Wednesday, 28 May 2014

Free Will and the notion of "could have".

5/11/2019  Update:  My most recent blog post -- A Causal Consciousness, Free Will, and Dualism -- covers all pertinent issues regarding free will.

I have advanced an argument here for the notion that our consciousness is necessarily causally efficacious. I want to talk on this occasion about free will and more specifically to address a common conception of what it means to have free will -- namely the notion that in any given situation one could have behaved differently from how one actually did behave.

American professor of biology Jerry A. Coyne has written:

I mean it [free will] simply as the way most people think of it: When faced with two or more alternatives, it's your ability to freely and consciously choose one, either on the spot or after some deliberation. A practical test of free will would be this: If you were put in the same position twice — if the tape of your life could be rewound to the exact moment when you made a decision, with every circumstance leading up to that moment the same and all the molecules in the universe aligned in the same way — you could have chosen differently.

In my experience this definition that stipulates one has free will if one could have chosen otherwise is a very common one. Unfortunately it is often left unstated as to the precise meaning of this -- as if its meaning were entirely unambiguous. The problem here is how the precise meaning of "could have" is to be construed. Does "could have" mean that I have the capacity to behave in a given way, even though inevitably I will not?  This would be my own position.  Or does it mean that given the precise same circumstances and the precise same physical configuration of the Universe, I need not inevitably make the same choice every time? That is to say if we keep rerunning the tape of my life a sufficiently large number of times up to the choice in question, then I will eventually make a different choice? Expressing it as Jerry Coyne does in terms of the tape of ones life, strongly suggests to me that he means the latter. From my reading around on the subject of free will I also get the impression that there are other philosophers and scientists who share this conception.  Unfortunately this interpretation seems to me to be unintelligible.

Suppose I were to spot a £20 note while I was walking around outside. I would stoop down, pick it up, and put it into my pocket. What if we were to keep replaying the tape of my life an arbitrary large number of times? Would my behaviour ever differ at this point? I can't imagine it would do. Why would it?

Let's consider another scenario. Imagine you could travel backwards in time to some famous historical event. Imagine also that you don't reveal your presence to anyone and you have no impact whatsoever on the environment. In this case these historical figures will say and behave as the history books tell us. We will know their future lives in their entirety. And however many times we revisit a specific time and place, these historical figures will say and behave precisely as they did on all previous occasions.

This also implies that if someone from the future were to covertly observe us, and if we make a mark so that our actions are recorded in the history books of the future, then that time traveller might in principle know precisely what we will do and say at a specific time and place.  And again, should our time traveller keep revisiting that specific time and place, he will not see any variation in anything that we do and say.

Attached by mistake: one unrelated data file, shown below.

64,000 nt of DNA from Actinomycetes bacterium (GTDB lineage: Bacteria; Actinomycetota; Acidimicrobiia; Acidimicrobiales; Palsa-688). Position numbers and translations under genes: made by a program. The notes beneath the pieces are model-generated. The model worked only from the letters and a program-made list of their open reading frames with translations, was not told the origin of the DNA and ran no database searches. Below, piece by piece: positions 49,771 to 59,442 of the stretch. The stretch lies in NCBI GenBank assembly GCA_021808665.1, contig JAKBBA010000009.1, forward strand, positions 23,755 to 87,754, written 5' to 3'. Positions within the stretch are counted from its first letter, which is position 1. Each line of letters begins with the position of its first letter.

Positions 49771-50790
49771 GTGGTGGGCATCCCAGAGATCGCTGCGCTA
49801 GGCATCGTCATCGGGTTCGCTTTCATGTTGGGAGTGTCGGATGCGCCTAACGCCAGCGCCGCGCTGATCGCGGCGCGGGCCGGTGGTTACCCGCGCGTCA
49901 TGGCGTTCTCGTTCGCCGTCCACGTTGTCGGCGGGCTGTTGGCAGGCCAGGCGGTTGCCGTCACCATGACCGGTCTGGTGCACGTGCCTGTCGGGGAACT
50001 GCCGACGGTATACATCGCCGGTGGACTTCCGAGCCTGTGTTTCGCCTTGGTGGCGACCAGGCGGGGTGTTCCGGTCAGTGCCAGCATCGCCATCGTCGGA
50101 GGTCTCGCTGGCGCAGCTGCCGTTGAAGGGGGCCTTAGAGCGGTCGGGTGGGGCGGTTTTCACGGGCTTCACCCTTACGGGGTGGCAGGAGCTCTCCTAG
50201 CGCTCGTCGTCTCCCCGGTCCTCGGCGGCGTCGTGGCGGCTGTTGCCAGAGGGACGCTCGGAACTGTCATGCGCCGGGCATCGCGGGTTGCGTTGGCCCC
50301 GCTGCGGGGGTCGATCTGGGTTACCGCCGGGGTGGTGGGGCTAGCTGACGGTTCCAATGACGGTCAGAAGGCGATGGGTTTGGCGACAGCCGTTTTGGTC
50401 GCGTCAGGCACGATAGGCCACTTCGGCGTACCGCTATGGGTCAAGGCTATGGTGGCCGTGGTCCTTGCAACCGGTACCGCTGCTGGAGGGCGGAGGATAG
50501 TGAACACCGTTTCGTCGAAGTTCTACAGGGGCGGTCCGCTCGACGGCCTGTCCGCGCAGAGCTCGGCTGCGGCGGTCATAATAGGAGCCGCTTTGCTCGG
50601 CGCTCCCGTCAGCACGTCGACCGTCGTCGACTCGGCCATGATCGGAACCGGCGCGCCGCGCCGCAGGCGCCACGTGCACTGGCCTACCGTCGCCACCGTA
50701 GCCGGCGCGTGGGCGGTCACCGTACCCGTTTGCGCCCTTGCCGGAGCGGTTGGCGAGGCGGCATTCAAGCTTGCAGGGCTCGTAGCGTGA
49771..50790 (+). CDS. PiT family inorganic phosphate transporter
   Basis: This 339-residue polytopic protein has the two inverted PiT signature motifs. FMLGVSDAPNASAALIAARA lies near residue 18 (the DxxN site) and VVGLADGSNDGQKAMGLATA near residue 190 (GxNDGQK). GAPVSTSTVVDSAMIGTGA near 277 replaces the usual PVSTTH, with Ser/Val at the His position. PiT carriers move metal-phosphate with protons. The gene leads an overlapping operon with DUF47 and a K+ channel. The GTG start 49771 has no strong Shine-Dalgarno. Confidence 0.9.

Now I would submit that it would be absurd to conclude that these scenarios demonstrate we do not have free will. In the £20 note scenario I would pick it up because of the obvious reason I can purchase goods and services with it. If we rerun the Universe numerous times why would I ever choose differently? Similar reasoning applies to our time travelling thought experiment. If we travel backwards in time, and we do not even disturb the motions of any molecules, then this scenario differs not at all to the one whereby we stay in the present, but we are able -- via some future technology -- to visually view past events "as they happen". Or if aliens
on some exoplanet 100 light years away -- presently viewing the earth via a colossally powerful telescope -- are currently watching events unfold on the earth as they happened 100 years ago. Clearly the events they view would not differ in any way from what we know took place 100 years ago.

So it seems to me that the words "could have" certainly ought not to mean that if I reran the Universe I might have acted differently. When I exercise my free will I deliberately choose a particular course of action. Even where my choice is simply arbitrary, for example I really do not care whether I go right or left when I'm out on a walk, that same slight disposition to turn left will still exist if we reran the Universe.

But it seems to me that Jerry Coyne -- and many other scientists and philosophers who have defined free will in the same way -- do have this meaning of "could have" in mind. But then what they're doing is advancing an unintelligible conception of free will.

At this point Jerry Coyne and others of a likewise opinion might agree with me that such a conception of free will is indeed unintelligible. But they might argue there are no other conceptions of free will which can be rendered intelligible. The arguments I have advanced merely serve to illustrate that human behaviour is as determined as any other physical process or change in the Universe. Hence our future behaviour is as fixed as, for example, the motion of the Earth as it orbits the Sun, or the motion of a boulder as it rolls down a hill.